‘Heads above the parapet’: Corporates urged to raise ambitions on renewables

The Climate Group and CDP are urging corporates to go further than setting 100% renewable electricity commitments - and to bring deadlines for such targets forward - if they wish to drive the clean energy transition for the benefit of the business community.

The likes of Ikea, Apple and Google were all acknowledged in the paper for their efforts to source renewables

The likes of Ikea, Apple and Google were all acknowledged in the paper for their efforts to source renewables

The organisations made the call to action in a new RE100 leadership paper, which recommends that companies wishing to become “real” corporate leaders on renewable energy should set more ambitious targets, source renewables in a way that actively grows the clean energy market and influence suppliers to follow their lead.

The paper, published on Wednesday (August 15), calls for the discussion surrounding business leadership to be broadened. It argues that discussions currently centre on whether corporate procurement methods directly enable the expansion of new renewable energy capacity.

The two organisations suggest that the introduction of five new leadership dimensions – namely ambition, impactful procurement, sustainability, influence and transparency – could provide a more comprehensive picture of the ways companies are seeking to transform the electricity system.

The publication of the paper comes after several of the RE100 initiative’s 140 members, allegedly asked The Climate Group and CDP how they could optimise their impact and use their influence most effectively in the shift towards renewable procurement. Collectively the RE100 members create around 146TWh in demand for renewable electricity annually.

“Since its beginning, RE100 has been about leadership,” The Climate Group said in a statement. “Our members put their heads above the parapet and pledged to go 100% renewable when few thought it possible, smashing preconceptions and sending a powerful demand signal to the market.”

“2018 is a pivotal year for accelerating climate action, and leading companies want to be as effective as possible in reducing emissions and in driving the clean energy transition for the benefit of their business.”

A new dimension

Specifically, the paper recommends that corporates should be transparent about the challenges and successes they encounter as they move towards 100% renewables targets, stating that increased transparency from leader businesses can enable other businesses to follow suit.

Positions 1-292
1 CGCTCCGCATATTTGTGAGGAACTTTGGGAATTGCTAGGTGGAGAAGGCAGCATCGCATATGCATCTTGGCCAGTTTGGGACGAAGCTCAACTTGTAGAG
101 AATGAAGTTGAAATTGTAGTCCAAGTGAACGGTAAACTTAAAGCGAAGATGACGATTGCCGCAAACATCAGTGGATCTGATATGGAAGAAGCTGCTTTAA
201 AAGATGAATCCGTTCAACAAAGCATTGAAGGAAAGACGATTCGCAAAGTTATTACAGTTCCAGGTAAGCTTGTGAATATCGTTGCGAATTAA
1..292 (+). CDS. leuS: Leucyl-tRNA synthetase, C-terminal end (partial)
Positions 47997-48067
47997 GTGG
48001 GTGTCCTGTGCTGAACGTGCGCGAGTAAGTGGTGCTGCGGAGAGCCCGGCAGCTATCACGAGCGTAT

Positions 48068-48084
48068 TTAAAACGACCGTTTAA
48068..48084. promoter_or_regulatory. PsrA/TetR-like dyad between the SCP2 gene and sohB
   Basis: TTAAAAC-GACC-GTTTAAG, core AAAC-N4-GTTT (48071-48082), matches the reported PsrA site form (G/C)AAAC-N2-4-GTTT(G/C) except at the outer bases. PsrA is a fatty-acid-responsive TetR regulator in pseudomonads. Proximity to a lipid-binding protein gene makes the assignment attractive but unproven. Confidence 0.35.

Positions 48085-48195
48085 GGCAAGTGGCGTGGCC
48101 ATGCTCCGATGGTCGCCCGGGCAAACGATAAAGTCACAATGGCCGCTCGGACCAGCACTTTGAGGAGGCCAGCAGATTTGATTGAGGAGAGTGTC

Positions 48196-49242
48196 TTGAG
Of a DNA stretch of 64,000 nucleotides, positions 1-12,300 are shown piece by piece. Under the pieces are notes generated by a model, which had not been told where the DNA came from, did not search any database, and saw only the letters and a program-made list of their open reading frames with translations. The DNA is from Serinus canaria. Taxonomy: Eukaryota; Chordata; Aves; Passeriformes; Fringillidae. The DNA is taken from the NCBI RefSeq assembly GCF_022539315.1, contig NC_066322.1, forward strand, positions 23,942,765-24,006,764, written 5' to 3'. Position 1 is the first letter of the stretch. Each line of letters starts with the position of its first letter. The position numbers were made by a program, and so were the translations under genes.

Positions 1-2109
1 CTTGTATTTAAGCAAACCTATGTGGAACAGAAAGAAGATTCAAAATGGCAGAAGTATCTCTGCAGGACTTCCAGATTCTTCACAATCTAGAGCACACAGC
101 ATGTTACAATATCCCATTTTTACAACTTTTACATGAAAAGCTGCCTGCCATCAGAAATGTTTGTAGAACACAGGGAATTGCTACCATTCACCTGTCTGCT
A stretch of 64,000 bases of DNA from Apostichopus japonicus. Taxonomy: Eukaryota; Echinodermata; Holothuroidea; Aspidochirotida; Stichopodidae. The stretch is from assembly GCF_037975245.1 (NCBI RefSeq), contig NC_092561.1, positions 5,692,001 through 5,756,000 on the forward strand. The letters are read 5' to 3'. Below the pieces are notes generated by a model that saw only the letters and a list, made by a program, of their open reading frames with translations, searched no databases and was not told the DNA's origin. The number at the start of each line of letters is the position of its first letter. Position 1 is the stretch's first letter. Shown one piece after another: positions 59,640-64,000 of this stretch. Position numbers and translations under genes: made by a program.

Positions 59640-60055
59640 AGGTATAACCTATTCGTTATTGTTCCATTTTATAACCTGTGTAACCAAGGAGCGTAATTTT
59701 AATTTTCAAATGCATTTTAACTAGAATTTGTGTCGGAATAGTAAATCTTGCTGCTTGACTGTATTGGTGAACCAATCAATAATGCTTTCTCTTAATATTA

It notes that Google, which powers its global consumption of electricity with 100% renewable electricity, could be classed as a leader in the transparency dimension. Google has published information detailing the rationale of its renewable energy policy and strategy, alongside lessons learned in its journey to become 100% renewable.

Within the influence dimension, the paper names Ikea and AkzoNobel as exemplary leaders. It notes that Ikea, one of the founder members of the RE100, has set itself apart from other corporates by setting a renewable power production target rather than a consumption target. This has seen the company generate the equivalent of 73% of its energy use from its own wind and solar arrays.

Meanwhile, the paper praises AkzoNobel, for collaborating with its refineries, the Dutch Government and the notoriously carbon-heavy steel and agriculture industries to drive a broad shift towards renewable power. AkzoNobel currently meets 45% of its energy consumption with renewables.

The publication comes shortly after a recent IRENA report concluded that more than 2,400 companies across 75 nations sourced 465TWh of renewable energy in 2017 – but that renewables demand could soar if companies turned voluntary agreements into active goals.

Similarly, research from Bloomberg New Energy Finance (Bloomberg NEF) revealed that the business community has already set a new record for levels of procurement in clean energy in 2018, sourcing 7.2GW so far this year.

Sarah George 


Tags

renewables | decarbonisation

Topics

Renewables
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